Scots lawyer who made false legal aid claims struck off solicitors’ roll for ‘professional misconduct’

A Scots lawyer who made dozens of false legal aid claims has been struck off the roll of solicitors after being found guilty of “professional misconduct”.

Massimo D’Alvito submitted at least 81 accounts between October 2009 and October 2011 which contained “fictitious outcomes” - prompting the Scottish Legal Aid Board (SLAB) to pay fees before payment was due.

The Scottish Solicitors’ Discipline Tribunal (SSDT) said it had “no choice” but to strike his name from the solicitors’ roll for what it described as a “systematic abuse of the legal aid system”.

The tribunal heard that from November 2005 until June 2012 the respondent was a partner in the firm D’Alvito Defence Lawyers, which was de-registered by the Scottish Legal Aid Board following the allegations.

He thereafter set up the firm Road Traffic Legal Practice but was not employed within the legal profession at the time of the tribunal hearing, though his name remained on the roll of solicitors practising in Scotland.

A review by SLAB of the accounts submitted by the respondent found that he had deliberately entered false information into the board’s online system to receive monies which he was not entitled to at that stage.

The review revealed that he had submitted at least 81 accounts which contained “invented outcomes” stating that cases had concluded when in actual fact they had not, in what was described as a “fraudulent misrepresentation” to elicit payment from SLAB for the core fixed fees when the accounts were not due to be paid.

Separately, SLAB identified that of the 81 false accounts, 27 had been transferred to another firm, meaning the solicitor was only entitled to half the core fee.

The audit also revealed that the respondent engaged in a practice whereby he made “inappropriate charges” in respect of deferred sentences.

On six occasions he had fabricated and/or inaccurately described certain diets as being the first and second deferred sentences, which created an opportunity for him to claim an add on fixed fee only available for third and subsequent deferred sentences.

It was submitted on behalf of the respondent that although there had been dishonesty in his conduct, this had not resulted in any large part in a substantial fraud, and that he was claiming money early to which he would have been entitled in the long run.

He had repaid all sums involved in the cases where there had been a subsequent transfer of agency and the incidents of actual fraud amounted to a sum of £360, including VAT, over a long period of time.

The catalyst for his conduct, it was said, was a huge cash flow problem that he had suffered as a result of having to employ an assistant solicitor.

The tribunal was told that the respondent was a young man at an early stage of his career and as he had only recently started his own firm it had been difficult for him to secure an overdraft.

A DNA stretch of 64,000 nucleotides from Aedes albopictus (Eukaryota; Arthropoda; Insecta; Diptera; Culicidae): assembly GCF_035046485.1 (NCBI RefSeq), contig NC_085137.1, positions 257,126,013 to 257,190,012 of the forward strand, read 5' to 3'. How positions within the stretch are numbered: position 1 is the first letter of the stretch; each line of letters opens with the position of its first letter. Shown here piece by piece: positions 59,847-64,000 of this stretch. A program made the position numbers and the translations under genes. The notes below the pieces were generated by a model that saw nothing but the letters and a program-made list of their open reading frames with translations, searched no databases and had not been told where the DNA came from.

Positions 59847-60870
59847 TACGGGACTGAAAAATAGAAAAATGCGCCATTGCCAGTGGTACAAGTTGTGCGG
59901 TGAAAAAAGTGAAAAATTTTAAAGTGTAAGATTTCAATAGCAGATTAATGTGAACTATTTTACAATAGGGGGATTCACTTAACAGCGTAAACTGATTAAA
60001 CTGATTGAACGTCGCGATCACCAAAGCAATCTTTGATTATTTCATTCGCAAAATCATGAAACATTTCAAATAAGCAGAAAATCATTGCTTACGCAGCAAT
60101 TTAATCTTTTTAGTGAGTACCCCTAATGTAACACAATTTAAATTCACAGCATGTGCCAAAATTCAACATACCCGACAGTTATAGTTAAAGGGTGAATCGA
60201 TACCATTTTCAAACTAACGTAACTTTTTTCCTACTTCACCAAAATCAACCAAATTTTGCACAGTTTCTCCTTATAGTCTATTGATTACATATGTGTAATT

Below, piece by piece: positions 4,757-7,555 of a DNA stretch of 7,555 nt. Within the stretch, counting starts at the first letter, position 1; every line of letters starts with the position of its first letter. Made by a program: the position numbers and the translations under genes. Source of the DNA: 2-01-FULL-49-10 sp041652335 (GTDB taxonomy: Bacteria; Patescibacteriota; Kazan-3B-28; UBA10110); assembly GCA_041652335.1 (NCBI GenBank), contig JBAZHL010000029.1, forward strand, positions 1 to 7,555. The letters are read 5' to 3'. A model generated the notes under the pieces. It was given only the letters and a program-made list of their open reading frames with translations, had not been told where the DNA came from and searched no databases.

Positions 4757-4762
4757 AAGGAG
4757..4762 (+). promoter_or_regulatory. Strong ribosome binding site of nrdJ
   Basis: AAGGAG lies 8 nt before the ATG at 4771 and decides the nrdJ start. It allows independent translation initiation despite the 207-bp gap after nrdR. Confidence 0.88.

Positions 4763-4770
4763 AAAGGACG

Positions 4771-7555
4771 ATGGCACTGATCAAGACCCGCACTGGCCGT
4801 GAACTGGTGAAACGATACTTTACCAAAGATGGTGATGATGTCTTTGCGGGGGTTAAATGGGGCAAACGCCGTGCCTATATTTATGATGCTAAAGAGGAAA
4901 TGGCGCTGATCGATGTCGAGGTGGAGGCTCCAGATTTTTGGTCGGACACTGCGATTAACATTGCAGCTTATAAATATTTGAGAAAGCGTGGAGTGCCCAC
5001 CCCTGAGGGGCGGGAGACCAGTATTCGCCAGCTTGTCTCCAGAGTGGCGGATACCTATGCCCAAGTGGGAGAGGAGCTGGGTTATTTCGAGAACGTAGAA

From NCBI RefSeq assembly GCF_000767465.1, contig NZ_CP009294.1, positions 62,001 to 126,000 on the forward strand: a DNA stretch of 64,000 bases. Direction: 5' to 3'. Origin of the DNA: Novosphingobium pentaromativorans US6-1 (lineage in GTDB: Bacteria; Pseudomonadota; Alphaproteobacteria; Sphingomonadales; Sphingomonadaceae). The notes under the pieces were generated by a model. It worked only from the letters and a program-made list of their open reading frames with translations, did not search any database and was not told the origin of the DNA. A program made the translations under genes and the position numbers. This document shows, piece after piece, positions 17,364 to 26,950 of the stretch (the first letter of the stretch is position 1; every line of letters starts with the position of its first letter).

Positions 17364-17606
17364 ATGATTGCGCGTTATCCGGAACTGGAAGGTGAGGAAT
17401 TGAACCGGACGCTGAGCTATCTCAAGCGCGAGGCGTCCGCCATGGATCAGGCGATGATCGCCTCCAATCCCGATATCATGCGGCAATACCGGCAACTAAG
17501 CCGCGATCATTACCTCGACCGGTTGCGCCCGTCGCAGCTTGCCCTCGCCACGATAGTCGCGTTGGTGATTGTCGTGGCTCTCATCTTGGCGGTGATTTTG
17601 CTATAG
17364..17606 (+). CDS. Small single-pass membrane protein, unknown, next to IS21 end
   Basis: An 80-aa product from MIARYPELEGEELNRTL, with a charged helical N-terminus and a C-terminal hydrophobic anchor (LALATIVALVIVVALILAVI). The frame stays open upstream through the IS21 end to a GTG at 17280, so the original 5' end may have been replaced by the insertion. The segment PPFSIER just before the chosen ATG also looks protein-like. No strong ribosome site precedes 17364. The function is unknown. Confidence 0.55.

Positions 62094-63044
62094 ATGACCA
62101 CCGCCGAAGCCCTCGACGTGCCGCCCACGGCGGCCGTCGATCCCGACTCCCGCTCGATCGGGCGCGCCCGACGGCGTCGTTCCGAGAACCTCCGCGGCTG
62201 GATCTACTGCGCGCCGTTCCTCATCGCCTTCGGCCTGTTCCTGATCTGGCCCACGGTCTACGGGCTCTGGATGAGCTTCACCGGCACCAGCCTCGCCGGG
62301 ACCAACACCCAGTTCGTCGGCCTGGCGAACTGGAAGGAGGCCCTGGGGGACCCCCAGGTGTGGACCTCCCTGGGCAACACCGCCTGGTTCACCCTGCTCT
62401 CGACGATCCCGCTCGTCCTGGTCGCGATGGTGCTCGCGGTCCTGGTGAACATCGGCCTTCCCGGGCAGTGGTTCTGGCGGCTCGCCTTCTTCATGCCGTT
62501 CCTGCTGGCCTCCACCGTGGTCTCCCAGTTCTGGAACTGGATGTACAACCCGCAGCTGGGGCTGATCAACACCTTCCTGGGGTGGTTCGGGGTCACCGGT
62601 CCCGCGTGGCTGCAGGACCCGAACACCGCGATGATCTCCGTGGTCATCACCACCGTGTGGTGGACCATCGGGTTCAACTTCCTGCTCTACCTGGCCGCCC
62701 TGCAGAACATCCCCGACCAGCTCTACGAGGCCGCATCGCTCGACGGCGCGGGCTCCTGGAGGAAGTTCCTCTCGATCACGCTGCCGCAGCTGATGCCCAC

The SSDT was invited to consider punishing the respondent by either restricting his practising certificate to prevent him from undertaking legal aid work or by allowing him to come back to the profession in a number of years’ time.

However, the tribunal ruled that he acted in a “dishonest and deceitful fashion” and had “no hesitation” in finding the respondent guilty of professional misconduct.

In a written decision, tribunal chairman Alistair Cockburn said: “The respondent had admitted engaging in a deliberate and dishonest course of conduct extending over a period of two years.

“On 81 occasions the respondent had submitted the claims for payment which contained deliberate false entries and in each of these cases the respondent had completed a certificate indicating their truth and accuracy.

“On a further six occasions, the respondent had submitted claims for payment where the diets had been completely mis-described in order to claim further additional fees which were not payable.

“This conduct was very clearly a case of sufficient gravity and culpability that would be capable of bringing the profession into disrepute and was conduct which would be regarded by any competent and reputable solicitor as serious and reprehensible.

“The respondent had been involved in dishonest, and indeed, criminal conduct. The conduct had persisted over a period of two years. This systematic abuse of public funds will inevitably seriously damage the reputation of the profession.”

He added: “Whilst his repayment of the funds claimed and his cooperation with the tribunal proceedings were an indication of remorse, the information given to the tribunal suggested that the respondent had no insight into the seriousness of a solicitor completing 81 separate certifications of the veracity of information given to a public body, where he knew the representations to be false.

“This conduct clearly demonstrated that the respondent was not a fit person to be a solicitor and accordingly the tribunal had no choice but to strike his name from the roll of solicitors.”

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